“That probably was the difference from 2009.
“There was a bit of belief there from winning games. If you compare that with the early part of the 2009 season there was very little there.
“You just can’t flick on and off come May/June. Football doesn’t work like that.”
That game came in for a lot of criticism and the Sunday Game crew went to town on Donegal on their style of play. That game marked the unveiling of Jim McGuinness’s much maligned defensive system.
“It was a win. It was a first win in Ulster for a lot of us. Yeah, I know it probably wasn’t a great spectacle.
“Even playing in it, it was tight and very claustrophobic.
“We probably huffed and puffed that day and didn’t play that well. Mark (McHugh) got a goal midway through the second-half and it gave us a bit of breathing space. Up until that, it was fairly tight.”
Mark McHugh’s goal set Donegal up for a 1-10 to 0-7 win, in the first step on the road to a sixth Ulster senior crown.
Similarities are being made between the Donegal teams of 2011 and 2017.
A rich crop of good young and exciting footballers like Eoghan Bán Gallagher, Jason McGee, Michael Langan, Michael Carroll, Ciaran Thompson, Cian Mulligan, Jamie Brennan and Kieran Gillespie have come through the underage ranks and a good degree of underage success in recent years.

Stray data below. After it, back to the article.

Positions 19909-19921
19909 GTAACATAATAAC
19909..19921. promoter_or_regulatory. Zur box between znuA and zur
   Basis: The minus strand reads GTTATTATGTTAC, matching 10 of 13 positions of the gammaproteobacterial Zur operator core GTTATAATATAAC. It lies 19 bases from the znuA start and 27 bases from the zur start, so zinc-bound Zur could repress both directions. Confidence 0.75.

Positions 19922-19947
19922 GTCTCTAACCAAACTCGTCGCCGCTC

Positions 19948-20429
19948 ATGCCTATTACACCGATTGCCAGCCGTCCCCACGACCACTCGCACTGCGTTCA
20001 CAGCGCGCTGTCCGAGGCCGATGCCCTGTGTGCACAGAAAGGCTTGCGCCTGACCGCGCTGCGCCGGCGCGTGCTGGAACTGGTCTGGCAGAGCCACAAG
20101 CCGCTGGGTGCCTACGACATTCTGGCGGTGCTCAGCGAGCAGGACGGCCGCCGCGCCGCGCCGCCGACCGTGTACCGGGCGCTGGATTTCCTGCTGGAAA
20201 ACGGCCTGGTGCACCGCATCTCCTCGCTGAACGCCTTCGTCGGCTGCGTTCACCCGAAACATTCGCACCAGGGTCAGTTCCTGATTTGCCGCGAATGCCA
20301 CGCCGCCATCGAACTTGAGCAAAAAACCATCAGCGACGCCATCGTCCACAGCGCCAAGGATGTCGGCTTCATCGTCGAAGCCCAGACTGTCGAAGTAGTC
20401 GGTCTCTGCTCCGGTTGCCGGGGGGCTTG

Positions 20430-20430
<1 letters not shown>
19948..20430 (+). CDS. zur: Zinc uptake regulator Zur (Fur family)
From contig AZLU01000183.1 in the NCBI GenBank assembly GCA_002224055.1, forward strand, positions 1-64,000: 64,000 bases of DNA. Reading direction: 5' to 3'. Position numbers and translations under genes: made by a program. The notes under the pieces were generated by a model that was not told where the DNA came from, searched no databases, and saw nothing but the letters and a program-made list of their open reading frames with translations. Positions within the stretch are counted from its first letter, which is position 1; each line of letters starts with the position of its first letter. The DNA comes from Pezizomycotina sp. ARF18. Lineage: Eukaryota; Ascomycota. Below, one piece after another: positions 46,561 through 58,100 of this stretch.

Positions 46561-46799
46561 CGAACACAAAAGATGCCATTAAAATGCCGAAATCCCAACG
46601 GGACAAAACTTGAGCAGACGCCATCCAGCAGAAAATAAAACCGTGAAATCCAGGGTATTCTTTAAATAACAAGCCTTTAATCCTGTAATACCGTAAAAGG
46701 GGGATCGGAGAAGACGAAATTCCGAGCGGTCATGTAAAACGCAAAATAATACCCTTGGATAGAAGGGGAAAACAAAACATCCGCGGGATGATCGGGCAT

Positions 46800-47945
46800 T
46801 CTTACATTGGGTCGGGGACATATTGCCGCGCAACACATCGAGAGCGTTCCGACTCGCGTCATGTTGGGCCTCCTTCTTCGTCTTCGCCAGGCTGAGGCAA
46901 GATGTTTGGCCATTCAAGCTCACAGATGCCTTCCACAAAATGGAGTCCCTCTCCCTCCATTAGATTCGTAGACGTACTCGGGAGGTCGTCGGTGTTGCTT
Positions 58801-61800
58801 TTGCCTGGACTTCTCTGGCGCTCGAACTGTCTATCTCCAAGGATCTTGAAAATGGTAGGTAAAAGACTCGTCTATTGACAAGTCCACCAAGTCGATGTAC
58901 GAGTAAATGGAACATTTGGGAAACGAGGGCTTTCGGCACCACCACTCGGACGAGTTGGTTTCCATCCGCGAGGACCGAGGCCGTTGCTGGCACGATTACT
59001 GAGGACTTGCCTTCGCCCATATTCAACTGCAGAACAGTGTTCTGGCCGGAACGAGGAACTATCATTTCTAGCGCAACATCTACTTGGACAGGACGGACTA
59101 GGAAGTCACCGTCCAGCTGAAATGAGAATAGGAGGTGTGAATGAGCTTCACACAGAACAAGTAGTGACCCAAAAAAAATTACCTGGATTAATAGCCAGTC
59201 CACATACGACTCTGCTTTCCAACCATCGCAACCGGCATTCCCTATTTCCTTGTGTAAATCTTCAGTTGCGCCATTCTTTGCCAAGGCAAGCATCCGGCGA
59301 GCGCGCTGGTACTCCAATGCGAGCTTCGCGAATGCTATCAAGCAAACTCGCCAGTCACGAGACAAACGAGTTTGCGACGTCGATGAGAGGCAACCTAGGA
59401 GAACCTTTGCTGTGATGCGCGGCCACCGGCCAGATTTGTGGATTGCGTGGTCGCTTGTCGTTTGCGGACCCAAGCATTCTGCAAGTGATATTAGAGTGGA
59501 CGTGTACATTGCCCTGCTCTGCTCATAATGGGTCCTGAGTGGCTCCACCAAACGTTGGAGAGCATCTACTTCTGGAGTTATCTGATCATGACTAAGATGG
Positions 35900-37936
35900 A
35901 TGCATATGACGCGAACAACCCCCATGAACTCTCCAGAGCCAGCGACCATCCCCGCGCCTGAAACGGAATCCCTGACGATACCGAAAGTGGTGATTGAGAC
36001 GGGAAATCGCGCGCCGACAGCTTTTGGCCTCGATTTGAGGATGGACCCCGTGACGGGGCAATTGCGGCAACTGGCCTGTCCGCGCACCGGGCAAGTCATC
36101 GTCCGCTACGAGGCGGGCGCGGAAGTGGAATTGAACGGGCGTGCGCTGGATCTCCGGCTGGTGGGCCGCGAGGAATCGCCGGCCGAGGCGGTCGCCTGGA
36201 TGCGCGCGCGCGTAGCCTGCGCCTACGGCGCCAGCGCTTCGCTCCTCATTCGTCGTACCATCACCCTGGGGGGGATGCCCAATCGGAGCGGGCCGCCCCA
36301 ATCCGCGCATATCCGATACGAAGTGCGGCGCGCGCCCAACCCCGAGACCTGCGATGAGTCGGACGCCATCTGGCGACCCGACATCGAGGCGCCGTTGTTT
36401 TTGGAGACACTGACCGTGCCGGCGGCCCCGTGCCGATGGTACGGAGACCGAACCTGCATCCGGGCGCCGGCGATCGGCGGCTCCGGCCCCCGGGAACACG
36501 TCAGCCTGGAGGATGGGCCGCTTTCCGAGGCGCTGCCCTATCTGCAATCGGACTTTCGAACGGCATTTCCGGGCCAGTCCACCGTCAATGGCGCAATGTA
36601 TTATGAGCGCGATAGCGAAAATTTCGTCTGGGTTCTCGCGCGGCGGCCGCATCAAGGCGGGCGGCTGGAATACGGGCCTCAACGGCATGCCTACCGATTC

These players made a seamless transition up from minor and U-21 in the course of this season’s Dr McKenna Cup and the National League.
And with the experienced old guard of Frank McGlynn, Neil McGee, Paddy McGrath, Patrick McBrearty along with the skipper all showing good form, hopes are high of a new bright dawn for Donegal is on the horizon.
Donegal missed out on a league final place on score average to Kerry, who went on to beat Dublin in the final.
Antrim, on the other hand, won just two games and drew one in Division Three and were relegated and will play Division Four football in 2018.
Yet, despite this Michael Murphy is not taking the Saffron challenge lightly. Far from it, 2009 and that MacCumhaill Park mugging is still too fresh in his mind.
And it is for this reason that the captain insists that it is not at all difficult to get into focus for the visit of the minnows from the East.
“It’s no different than any other game. Just like tonight in training. We all have to go out there and prove ourselves over and over again.
“Whether that’s in training for the Tyrones and Dublins of this world or Antrim next Sunday. Every single time you pull on a Donegal jersey you have to prove yourself.
“You’re not going to win a game in modern football without that.
“The way teams are set up, the way they are organised nowadays they are going to be at the races and they are going to have that patch in any given game.
“You try to negate that and then look at areas we can pinpoint and go at ourselves. We’ve our own standards as a group of players and a game plan too that we want to aim for.”
What does Michael Murphy think of Antrim?
“They are a damn good side. They have very good footballers right throughout the team. There will be a few new faces involved this year that we probably don’t know an awful lot about or wouldn’t have come up against in other years. For a long time they probably had a lot of the same bodies.
“I know they have sharpshooters that will hurt you if you give them the chance. I’ve come up against CJ McGourty quite a bit. He’s one of their main men. We’ll have to make sure we keep a good eye on him from play and frees.
“We’ve got to be prepared for that and for Antrim.”